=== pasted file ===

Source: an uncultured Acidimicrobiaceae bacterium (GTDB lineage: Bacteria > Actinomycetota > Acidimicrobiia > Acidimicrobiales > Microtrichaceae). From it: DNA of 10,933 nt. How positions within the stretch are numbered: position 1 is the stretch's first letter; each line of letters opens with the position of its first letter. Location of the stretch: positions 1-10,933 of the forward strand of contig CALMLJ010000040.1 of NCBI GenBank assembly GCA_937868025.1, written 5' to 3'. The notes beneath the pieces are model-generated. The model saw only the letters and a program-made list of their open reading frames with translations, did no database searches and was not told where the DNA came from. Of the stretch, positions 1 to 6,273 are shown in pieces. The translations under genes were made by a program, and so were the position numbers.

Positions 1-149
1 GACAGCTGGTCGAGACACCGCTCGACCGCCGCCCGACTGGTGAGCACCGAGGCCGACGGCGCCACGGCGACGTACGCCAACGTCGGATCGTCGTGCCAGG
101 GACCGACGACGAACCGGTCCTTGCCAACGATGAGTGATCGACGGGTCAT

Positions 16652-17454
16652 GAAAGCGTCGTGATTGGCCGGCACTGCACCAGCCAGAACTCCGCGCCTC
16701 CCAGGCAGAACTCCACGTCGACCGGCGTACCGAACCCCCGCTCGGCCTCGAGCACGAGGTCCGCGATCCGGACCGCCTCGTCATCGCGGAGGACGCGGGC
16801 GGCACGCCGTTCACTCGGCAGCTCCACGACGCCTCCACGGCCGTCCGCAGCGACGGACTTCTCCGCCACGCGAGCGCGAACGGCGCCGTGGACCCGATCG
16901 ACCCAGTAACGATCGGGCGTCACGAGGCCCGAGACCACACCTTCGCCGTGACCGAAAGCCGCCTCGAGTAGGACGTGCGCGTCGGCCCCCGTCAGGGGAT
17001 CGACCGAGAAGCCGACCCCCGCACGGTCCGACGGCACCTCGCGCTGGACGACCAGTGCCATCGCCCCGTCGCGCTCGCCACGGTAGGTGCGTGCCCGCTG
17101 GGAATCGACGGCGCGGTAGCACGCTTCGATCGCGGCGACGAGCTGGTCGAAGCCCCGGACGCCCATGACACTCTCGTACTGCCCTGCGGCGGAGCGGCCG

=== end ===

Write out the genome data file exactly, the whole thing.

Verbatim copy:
Source: an uncultured Acidimicrobiaceae bacterium (GTDB lineage: Bacteria > Actinomycetota > Acidimicrobiia > Acidimicrobiales > Microtrichaceae). From it: DNA of 10,933 nt. How positions within the stretch are numbered: position 1 is the stretch's first letter; each line of letters opens with the position of its first letter. Location of the stretch: positions 1-10,933 of the forward strand of contig CALMLJ010000040.1 of NCBI GenBank assembly GCA_937868025.1, written 5' to 3'. The notes beneath the pieces are model-generated. The model saw only the letters and a program-made list of their open reading frames with translations, did no database searches and was not told where the DNA came from. Of the stretch, positions 1 to 6,273 are shown in pieces. The translations under genes were made by a program, and so were the position numbers.

Positions 1-149
1 GACAGCTGGTCGAGACACCGCTCGACCGCCGCCCGACTGGTGAGCACCGAGGCCGACGGCGCCACGGCGACGTACGCCAACGTCGGATCGTCGTGCCAGG
101 GACCGACGACGAACCGGTCCTTGCCAACGATGAGTGATCGACGGGTCAT

Positions 16652-17454
16652 GAAAGCGTCGTGATTGGCCGGCACTGCACCAGCCAGAACTCCGCGCCTC
16701 CCAGGCAGAACTCCACGTCGACCGGCGTACCGAACCCCCGCTCGGCCTCGAGCACGAGGTCCGCGATCCGGACCGCCTCGTCATCGCGGAGGACGCGGGC
16801 GGCACGCCGTTCACTCGGCAGCTCCACGACGCCTCCACGGCCGTCCGCAGCGACGGACTTCTCCGCCACGCGAGCGCGAACGGCGCCGTGGACCCGATCG
16901 ACCCAGTAACGATCGGGCGTCACGAGGCCCGAGACCACACCTTCGCCGTGACCGAAAGCCGCCTCGAGTAGGACGTGCGCGTCGGCCCCCGTCAGGGGAT
17001 CGACCGAGAAGCCGACCCCCGCACGGTCCGACGGCACCTCGCGCTGGACGACCAGTGCCATCGCCCCGTCGCGCTCGCCACGGTAGGTGCGTGCCCGCTG
17101 GGAATCGACGGCGCGGTAGCACGCTTCGATCGCGGCGACGAGCTGGTCGAAGCCCCGGACGCCCATGACACTCTCGTACTGCCCTGCGGCGGAGCGGCCG